Sunburn for 1/1 — A morning read of what’s hot in Florida politics

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A morning read of what’s hot in Florida politics sponsored by Tucker/Hall — a top-notch public affairs and public relations firm. Visit to read about their team, success stories and case studies.


@jeffreybillman: The @SaintPetersblog design is excellent. Check it out.

@KenWelch: Great job on the site redesign btw.

@KevinCate: … all dressed up for 2013. Great redesign, Peter!

“Well done, Peter. Please keep us well informed and keep up the good work. God bless, Mike.” — Representative Mike Fasano

@mikegriffinFL: Great job, Peter!


“Reach across the aisle.” — Tim Center

“Our New Years Resolution is to continue to do “whatever it takes” to provide positive, professional public affairs representation of our clients’ views to state and local government entities in an honest, legal, moral, and ethical manner.” — Jack Cory

“Mine is to use social media more so that I can be listed in your top 10 Tweeters next December!” — Keyna Cory

“Give up my addiction to #Sunburn? There’s not enough Nicorette in the world…” — Julie Delegal

“Work to foster a bit of an ‘election détente’ and help those who are crafting common sense solutions provide opportunity, maintain security and don’t break the bank while doing so.” — Seminole Co. Supervisor of Elections Mike Ertel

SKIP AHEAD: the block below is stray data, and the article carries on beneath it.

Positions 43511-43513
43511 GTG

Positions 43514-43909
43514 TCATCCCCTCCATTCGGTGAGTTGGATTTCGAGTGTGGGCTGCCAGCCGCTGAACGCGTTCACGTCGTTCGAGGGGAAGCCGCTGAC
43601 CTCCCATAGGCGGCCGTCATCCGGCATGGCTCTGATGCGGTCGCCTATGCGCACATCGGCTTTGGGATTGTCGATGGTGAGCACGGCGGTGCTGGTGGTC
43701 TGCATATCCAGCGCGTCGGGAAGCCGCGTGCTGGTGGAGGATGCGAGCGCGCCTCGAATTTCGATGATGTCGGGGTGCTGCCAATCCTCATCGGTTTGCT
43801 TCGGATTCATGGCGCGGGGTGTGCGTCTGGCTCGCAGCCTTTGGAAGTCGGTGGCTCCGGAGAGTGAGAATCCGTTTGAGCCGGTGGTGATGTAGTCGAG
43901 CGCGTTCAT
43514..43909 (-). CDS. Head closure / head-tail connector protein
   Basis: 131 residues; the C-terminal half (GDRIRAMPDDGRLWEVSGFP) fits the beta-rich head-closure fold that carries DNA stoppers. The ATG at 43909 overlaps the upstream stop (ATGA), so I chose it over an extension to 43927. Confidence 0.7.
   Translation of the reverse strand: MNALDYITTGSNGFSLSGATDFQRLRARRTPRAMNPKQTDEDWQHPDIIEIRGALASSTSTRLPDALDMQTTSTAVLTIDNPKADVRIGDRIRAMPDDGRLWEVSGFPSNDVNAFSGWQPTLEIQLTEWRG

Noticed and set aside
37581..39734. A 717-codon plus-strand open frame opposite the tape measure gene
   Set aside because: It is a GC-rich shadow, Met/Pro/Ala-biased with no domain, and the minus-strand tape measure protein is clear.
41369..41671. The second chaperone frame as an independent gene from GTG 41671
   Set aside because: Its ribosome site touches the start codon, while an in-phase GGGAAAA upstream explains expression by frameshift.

“Get Ronda Storms out of the process… oh wait…” — Bryan Ferris

“Get coozies made with bill number/how to vote, leave at Clyde’s & Lounge, pass bill” — @FLCapHot

“My New Years resolution is to be more grateful. I have so much to be grateful for and seldom take the time to appreciate it. My brother is still here. my family is stronger than ever.  My friends have my back.  Business is strong. I resolve to slow down, appreciate and be grateful in 2013.” — Anthony Pedicini

“My new year’s resolution is to continue to focus on the value of sound public policy being the best politics — and to recognize that good governing is best achieved when diverse interests compromise, coordinate and cooperate, rather than conflict.” — Ron Sachs

“Do less politics.” — Steve Schale (No, Steve, no.)

“The same as it always is: to serve, protect, and defend the Tiki at the St Petersburg Yacht Club. Because freedom isn’t free.” — Chris Spencer

“To judge what I’m hearing not through the prism of party affiliation but rather on the merit of what is actually being said.” — Mike Scudiero

“Let’s get to work!” — Mark Zubaly


Don’t utter the word “rape” except in condemnation. Lots of Republicans who oppose abortion won in 2012. But some that lost gave Republicans against abortion rights a bad name and helped Democrats brand the GOP as dangerously anti-woman.

Missouri’s Todd Akin and Indiana’s Richard Mourdock blew Senate races because of public comments about their uncompromising resistance to abortion in the case of rape and incest. Akin spoke of “legitimate rape,” and Mourdock said he thinks God intends pregnancies resulting from rape.

… Both Republicans clarified their comments, but the damage was done. Democrats had fodder to accuse Republicans of waging a “war on women,” and Obama carried female voters by double digits. A CNN poll conducted in mid-December found that 53 percent of Americans believe the Republican Party is “too extreme.” That’s 15 percent higher than two years ago in the wake of the midterm elections.

Former George W. Bush adviser Karen Hughes put it this way in a 2012 post-mortem: she pledged to cut out the tongue of any Republican man if he “says anything about rape other than it is a horrific, violent crime.”